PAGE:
Aug. 14, 2023
India is having a moment. It recently overtook China to become the world’s most populous country, with an estimated 1.43 billion people. The country’s woefully inadequate infrastructure is getting an upgrade. Multilane highways dot the countryside, Mumbai’s airport is about to double in size, and improvements are on the way for the nation’s water and power needs.
On the economic front, India’s once-frail fiscal health and precarious current accounts deficit is much improved, helped by its ability to buy Russian oil on the cheap amid the war in Ukraine. Reforms are chipping away at government bureaucracy and investors and companies are jumping in, especially as they look for alternatives to China. India’s economy is now the world’s fifth largest, up from tenth a decade ago.
“If I had one place in the world with the highest conviction in growth, India would be it,” says Laura Geritz, manager of the Rondure New World fund.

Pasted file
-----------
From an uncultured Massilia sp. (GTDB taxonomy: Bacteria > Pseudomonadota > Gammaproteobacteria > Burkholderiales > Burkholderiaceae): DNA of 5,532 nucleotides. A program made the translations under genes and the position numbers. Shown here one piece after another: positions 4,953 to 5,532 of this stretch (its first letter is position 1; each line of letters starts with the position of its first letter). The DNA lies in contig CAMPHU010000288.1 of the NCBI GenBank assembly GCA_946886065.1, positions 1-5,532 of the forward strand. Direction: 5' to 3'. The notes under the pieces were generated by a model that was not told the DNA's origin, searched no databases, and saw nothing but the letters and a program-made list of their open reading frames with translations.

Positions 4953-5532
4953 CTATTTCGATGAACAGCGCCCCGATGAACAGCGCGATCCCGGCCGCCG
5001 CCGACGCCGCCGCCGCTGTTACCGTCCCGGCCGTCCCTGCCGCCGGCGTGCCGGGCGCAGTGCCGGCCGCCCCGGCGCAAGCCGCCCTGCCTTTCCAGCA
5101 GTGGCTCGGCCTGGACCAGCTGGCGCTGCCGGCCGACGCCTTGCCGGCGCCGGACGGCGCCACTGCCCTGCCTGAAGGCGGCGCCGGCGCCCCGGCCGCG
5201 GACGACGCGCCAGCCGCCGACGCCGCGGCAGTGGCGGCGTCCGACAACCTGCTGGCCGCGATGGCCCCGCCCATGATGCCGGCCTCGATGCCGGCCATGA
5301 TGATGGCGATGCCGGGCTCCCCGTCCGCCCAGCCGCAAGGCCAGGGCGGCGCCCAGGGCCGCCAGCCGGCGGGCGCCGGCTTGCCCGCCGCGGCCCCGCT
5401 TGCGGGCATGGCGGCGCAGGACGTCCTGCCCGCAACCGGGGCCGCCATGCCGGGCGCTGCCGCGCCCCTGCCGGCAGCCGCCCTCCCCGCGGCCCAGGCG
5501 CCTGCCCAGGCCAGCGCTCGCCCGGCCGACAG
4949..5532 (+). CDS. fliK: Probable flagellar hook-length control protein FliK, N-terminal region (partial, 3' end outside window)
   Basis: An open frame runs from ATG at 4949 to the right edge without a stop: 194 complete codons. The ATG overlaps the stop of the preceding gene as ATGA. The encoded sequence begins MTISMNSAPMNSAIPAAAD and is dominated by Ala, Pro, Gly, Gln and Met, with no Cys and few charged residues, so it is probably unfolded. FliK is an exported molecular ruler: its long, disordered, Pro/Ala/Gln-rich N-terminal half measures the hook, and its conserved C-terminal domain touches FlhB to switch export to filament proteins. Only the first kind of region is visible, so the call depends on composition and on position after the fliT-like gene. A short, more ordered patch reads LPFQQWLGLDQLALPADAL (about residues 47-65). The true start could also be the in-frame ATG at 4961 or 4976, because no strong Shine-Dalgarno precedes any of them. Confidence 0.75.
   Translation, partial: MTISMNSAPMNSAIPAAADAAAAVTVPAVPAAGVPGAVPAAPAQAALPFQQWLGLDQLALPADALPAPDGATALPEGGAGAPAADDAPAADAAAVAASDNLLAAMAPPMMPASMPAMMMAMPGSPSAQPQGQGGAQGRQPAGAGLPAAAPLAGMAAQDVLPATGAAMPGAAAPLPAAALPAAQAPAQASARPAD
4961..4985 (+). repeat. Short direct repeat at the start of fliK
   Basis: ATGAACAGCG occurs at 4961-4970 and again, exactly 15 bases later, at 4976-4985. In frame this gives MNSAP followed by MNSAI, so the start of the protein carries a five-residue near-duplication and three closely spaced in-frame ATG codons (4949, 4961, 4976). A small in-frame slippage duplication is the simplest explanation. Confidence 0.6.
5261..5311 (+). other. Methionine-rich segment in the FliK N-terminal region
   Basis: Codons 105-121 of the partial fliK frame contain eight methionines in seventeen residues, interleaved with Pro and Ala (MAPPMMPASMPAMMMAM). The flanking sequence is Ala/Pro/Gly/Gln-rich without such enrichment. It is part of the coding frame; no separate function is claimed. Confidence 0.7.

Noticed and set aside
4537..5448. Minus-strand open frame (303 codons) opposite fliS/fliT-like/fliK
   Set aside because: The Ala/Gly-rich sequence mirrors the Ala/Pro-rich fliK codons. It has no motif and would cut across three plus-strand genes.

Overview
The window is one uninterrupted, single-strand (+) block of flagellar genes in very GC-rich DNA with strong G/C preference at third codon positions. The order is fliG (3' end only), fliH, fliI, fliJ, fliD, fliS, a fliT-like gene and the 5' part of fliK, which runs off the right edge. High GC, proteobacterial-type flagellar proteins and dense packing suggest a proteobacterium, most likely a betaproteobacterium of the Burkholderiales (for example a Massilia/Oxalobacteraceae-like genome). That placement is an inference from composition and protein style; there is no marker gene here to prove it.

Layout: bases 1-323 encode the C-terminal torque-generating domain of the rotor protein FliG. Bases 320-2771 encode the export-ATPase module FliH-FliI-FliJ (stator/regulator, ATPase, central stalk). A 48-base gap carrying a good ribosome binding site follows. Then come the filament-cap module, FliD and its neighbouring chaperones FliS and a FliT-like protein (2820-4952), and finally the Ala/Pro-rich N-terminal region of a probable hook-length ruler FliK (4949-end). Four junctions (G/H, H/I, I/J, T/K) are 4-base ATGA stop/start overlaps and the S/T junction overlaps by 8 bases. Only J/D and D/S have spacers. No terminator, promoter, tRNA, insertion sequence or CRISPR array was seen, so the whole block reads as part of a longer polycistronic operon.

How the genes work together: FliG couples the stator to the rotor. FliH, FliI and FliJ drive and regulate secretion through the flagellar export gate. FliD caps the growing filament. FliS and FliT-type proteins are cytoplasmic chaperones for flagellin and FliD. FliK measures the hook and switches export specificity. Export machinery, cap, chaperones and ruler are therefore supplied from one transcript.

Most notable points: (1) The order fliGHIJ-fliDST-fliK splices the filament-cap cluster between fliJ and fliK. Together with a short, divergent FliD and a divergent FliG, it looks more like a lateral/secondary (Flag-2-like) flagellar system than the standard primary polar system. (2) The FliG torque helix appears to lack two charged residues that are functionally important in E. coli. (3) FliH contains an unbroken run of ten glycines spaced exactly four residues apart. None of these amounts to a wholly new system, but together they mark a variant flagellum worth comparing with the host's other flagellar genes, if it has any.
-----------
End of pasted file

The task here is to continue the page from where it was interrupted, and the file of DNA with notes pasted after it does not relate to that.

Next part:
The question now is whether India can turn what Prime Minister Narendra Modi describes as “India’s decade” into sustainable progress. For all the recent advances on a national level, companies still get bogged down in red tape on a local level. And while the middle class is growing rapidly and digitization has connected vast swaths of the population to banking, millions are left behind in poverty, with progress on the education front stalling in recent decades.
India is a natural beneficiary of the recent struggles of China, its northern neighbor and rival. Rising U.S.-China tensions and China’s economic slowdown put that nation on track to grow at sluggish 4.5% next year, with some analysts expecting growth of just 3% beyond 2025. As investors and corporate chiefs look for alternatives, India—with 6.3% growth expected next year—is one of the few viable options.
This change in fortune has already lifted India’s shares. The MSCI India Index is up 12% in the past year, compared with a 2% gain in the MSCI Emerging Markets Index. But many money managers see India’s run as just beginning.